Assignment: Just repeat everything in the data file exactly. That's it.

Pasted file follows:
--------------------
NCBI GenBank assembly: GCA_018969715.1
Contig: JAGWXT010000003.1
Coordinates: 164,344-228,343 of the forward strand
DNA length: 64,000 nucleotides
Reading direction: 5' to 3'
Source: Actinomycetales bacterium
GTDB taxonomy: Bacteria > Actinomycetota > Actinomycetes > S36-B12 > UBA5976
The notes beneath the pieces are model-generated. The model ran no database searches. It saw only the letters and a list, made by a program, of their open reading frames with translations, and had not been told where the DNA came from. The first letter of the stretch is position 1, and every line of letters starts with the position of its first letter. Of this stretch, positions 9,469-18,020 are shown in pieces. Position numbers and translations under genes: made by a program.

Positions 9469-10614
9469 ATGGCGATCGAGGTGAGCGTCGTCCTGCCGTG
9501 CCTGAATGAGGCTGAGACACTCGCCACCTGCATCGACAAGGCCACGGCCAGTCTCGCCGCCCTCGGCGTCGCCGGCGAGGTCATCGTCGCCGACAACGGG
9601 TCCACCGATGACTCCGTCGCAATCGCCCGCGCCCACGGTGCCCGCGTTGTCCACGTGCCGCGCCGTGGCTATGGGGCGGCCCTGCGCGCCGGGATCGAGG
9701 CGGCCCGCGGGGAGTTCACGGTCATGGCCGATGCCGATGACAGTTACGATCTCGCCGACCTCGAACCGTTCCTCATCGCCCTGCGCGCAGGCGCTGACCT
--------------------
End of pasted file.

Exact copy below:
NCBI GenBank assembly: GCA_018969715.1
Contig: JAGWXT010000003.1
Coordinates: 164,344-228,343 of the forward strand
DNA length: 64,000 nucleotides
Reading direction: 5' to 3'
Source: Actinomycetales bacterium
GTDB taxonomy: Bacteria > Actinomycetota > Actinomycetes > S36-B12 > UBA5976
The notes beneath the pieces are model-generated. The model ran no database searches. It saw only the letters and a list, made by a program, of their open reading frames with translations, and had not been told where the DNA came from. The first letter of the stretch is position 1, and every line of letters starts with the position of its first letter. Of this stretch, positions 9,469-18,020 are shown in pieces. Position numbers and translations under genes: made by a program.

Positions 9469-10614
9469 ATGGCGATCGAGGTGAGCGTCGTCCTGCCGTG
9501 CCTGAATGAGGCTGAGACACTCGCCACCTGCATCGACAAGGCCACGGCCAGTCTCGCCGCCCTCGGCGTCGCCGGCGAGGTCATCGTCGCCGACAACGGG
9601 TCCACCGATGACTCCGTCGCAATCGCCCGCGCCCACGGTGCCCGCGTTGTCCACGTGCCGCGCCGTGGCTATGGGGCGGCCCTGCGCGCCGGGATCGAGG
9701 CGGCCCGCGGGGAGTTCACGGTCATGGCCGATGCCGATGACAGTTACGATCTCGCCGACCTCGAACCGTTCCTCATCGCCCTGCGCGCAGGCGCTGACCT